Friday, 25 April 2014


this one has been basted and will be travelling with me to Marrakech, where I might get some sewing done; yes, we're off on a holiday - hope to be back with images and stories next week

this one is for my brother who'll be celebrating his birthday in Morocco

Thursday, 24 April 2014

full Thursday post

 such a Dandy Lion in our front garden, we have many a wild flower in our garden, seems the way for us: they feel at home here, self seed, are well adapted to this environment, don't need watering or feeding, they mingle with the seeds and plants that were either planted by the previous owner and/or ourselves, many can be eaten and/or used for dyeing I have come to discover, plus I am a lazy gardener and not very organised plant-wise (maybe it's true of other things as well, but I'll leave that for now)
I am part of the human race and as we as an industrious species cannot seem to stay still and be quiet in our room, I too am prone to action and am known to friends and self as the proverbial busy bee, so the gardening laziness ends with the design part, there's always lots to do in a garden I find: from mowing the lawn (well we call it a lawn as it is green, more green ground cover than actual grass) weeding i.e. removing nettles by hand, clipping hedgerows, cutting wood, sweeping the tiles, sowing seeds, making stakes, harvesting dyeplants, harvesting salad ingredients, reading in the one reclining garden chair we own, feeding the birds, especially the woodpecker who loves the peanuts! he always manages to brighten my day; watch the seasons...collect plums and apples and pears, eat these fruits, move stuff did I end up here, I was going to write about my walk this morning, here are the photo's: looking back towards the village of Arkel where I left my car for a check up this morning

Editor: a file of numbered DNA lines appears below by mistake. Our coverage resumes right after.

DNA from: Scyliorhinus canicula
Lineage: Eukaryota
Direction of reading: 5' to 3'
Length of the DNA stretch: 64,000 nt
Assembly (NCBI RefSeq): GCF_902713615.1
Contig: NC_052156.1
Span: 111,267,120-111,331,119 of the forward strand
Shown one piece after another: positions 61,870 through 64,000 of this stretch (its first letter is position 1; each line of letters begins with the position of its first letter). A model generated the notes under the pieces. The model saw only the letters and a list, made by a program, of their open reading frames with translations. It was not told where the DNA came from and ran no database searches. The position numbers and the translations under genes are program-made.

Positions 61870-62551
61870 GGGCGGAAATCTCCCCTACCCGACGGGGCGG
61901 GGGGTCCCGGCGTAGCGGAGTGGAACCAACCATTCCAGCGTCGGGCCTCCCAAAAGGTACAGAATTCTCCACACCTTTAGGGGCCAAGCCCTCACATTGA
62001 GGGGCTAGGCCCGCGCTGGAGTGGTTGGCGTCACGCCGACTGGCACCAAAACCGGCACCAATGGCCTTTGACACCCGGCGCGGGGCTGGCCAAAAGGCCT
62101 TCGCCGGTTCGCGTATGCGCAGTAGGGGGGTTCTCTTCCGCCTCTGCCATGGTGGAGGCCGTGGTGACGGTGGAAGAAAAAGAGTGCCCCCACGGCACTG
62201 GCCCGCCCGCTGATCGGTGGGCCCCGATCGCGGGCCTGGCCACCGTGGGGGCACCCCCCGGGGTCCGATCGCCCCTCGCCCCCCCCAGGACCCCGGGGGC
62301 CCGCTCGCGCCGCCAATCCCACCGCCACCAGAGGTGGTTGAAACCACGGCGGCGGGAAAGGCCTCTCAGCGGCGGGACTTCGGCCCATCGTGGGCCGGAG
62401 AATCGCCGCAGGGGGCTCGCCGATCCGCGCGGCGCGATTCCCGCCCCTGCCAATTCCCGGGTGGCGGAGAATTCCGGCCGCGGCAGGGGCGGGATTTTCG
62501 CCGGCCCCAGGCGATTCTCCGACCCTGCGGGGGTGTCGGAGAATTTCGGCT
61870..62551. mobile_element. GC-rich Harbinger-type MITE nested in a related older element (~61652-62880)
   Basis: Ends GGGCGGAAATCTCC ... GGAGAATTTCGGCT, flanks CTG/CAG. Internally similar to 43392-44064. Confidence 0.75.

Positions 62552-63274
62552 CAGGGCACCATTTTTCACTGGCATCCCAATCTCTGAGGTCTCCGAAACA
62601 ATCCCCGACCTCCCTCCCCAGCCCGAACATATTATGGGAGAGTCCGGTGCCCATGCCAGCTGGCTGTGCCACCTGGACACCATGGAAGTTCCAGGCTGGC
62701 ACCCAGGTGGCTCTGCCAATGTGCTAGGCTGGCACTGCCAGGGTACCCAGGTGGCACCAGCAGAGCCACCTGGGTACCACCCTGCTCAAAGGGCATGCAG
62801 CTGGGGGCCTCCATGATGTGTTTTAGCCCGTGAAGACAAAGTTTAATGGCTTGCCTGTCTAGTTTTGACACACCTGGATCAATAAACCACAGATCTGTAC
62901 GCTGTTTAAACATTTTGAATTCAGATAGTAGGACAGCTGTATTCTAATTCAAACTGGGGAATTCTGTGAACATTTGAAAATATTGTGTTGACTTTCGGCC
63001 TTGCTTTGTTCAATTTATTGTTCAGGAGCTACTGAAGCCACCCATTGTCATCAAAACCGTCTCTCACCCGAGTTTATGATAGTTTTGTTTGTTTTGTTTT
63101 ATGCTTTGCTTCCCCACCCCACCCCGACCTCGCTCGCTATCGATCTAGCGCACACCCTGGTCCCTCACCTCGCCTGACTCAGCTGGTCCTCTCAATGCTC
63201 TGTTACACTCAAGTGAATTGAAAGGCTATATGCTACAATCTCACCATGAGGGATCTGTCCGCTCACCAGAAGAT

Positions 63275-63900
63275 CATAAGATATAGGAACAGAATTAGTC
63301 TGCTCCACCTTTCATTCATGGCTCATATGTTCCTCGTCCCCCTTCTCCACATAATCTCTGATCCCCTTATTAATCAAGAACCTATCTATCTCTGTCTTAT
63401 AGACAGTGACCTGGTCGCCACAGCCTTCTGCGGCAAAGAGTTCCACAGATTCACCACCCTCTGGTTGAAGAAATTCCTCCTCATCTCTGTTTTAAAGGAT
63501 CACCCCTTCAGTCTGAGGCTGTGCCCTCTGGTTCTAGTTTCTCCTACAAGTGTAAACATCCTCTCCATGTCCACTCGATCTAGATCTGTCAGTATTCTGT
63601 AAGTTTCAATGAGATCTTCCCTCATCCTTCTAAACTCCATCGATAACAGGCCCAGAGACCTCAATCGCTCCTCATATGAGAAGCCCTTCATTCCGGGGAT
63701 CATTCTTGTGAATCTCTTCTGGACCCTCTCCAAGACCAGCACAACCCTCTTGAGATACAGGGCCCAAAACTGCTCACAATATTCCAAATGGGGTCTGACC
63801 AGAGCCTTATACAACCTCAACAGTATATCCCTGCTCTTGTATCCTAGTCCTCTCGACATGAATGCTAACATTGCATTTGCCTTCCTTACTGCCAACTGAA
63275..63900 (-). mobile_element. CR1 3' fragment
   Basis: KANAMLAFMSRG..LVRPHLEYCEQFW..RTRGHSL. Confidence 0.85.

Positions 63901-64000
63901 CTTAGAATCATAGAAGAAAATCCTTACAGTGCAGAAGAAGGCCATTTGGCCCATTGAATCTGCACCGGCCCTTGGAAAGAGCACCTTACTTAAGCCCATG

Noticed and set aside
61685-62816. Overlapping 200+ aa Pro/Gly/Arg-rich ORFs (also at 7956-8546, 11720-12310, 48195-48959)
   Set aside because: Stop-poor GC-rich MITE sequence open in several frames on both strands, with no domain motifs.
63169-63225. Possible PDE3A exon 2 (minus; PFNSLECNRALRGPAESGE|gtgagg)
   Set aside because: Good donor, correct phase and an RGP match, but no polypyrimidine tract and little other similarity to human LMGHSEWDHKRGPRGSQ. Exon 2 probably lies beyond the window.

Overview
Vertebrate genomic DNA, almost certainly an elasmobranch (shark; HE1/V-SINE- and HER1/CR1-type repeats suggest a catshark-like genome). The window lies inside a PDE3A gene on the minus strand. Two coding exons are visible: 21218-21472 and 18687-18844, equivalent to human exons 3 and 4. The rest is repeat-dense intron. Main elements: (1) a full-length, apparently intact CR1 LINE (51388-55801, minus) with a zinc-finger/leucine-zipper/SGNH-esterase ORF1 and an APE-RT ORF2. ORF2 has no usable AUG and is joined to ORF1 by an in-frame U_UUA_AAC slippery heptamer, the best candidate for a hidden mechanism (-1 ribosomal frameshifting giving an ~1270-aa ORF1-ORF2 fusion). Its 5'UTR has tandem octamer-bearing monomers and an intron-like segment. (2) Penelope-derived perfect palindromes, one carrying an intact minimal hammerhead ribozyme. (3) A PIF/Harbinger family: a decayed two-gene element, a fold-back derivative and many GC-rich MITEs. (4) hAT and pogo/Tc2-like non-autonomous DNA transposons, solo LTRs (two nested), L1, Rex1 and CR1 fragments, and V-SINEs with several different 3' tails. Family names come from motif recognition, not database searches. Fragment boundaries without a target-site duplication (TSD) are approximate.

on the photo above you can see a sign Linge (right) which is for the boats pointing in the direction of the river the Linge to the left, in the pic below is the Linge:
if you go straight ahead you follow along the canal leading into Gorinchem town and eventually to the large river Waal; I walked along the canal

one might wonder at the sight of these lamp posts in the middle of a field, that is until you realise you're in the Netherlands and we Dutch love skating, preferably in the open air; so come Winter a field like this is flooded and once it's frozen over we can skate on the ice and continue to do so in the dark evenings thanks to the lights shining down upon us.

 the canal:

in the back ground the concrete factory situated along the canal; until quite recently, let's say 50 years ago, people didn't want to live alongside the rivers and canals, it was for the poor and industry, how time's have changed, you have to pay a small fortune for anything on the riverbanks these days; below a beautiful gate with a sign that says 'no dogs allowed, cow pasture' (no cows in sight)

 we're now past the concrete factory, have crossed a bridge and are now on the dike, that runs along the Linge (not quite sure how that works out, checked it out on the map, there are curves and such) anyway I ended up on the dike with the Linge on my left, heading home once more

back home these prints awaited me, the prints I made last evening with the latest version of the lino cut, the hare has become slimmer, I felt he was too big in relation to the dog, although the dog is still a young dog, curious and slightly foolish, the hare is older and wiser and so he can be big, just not that big I decided.
In the print below there was way too much ink on the lino and all the lines that should have stayed white were stained, so I washed out as much of the paint as I could until I quite liked the effect of the darker outlines and then fixed it with ironing; it has an etch-like quality now:

 friends M & J came visiting and whilst they were happily cutting away at their lino's I did some more printing experiments on the linen patchworks I'd made a while back, all I have to do now is make a stretcher, ugh; also a small figure for the bare square above

after our hard work we went for a stroll in the woods, but soon hurried back as we could hear thunder in the distance coming ever closer, the sky darkened ominously; shortly after they had left the heavens opened and I was lured onto the verandah by the enormous din: hail stones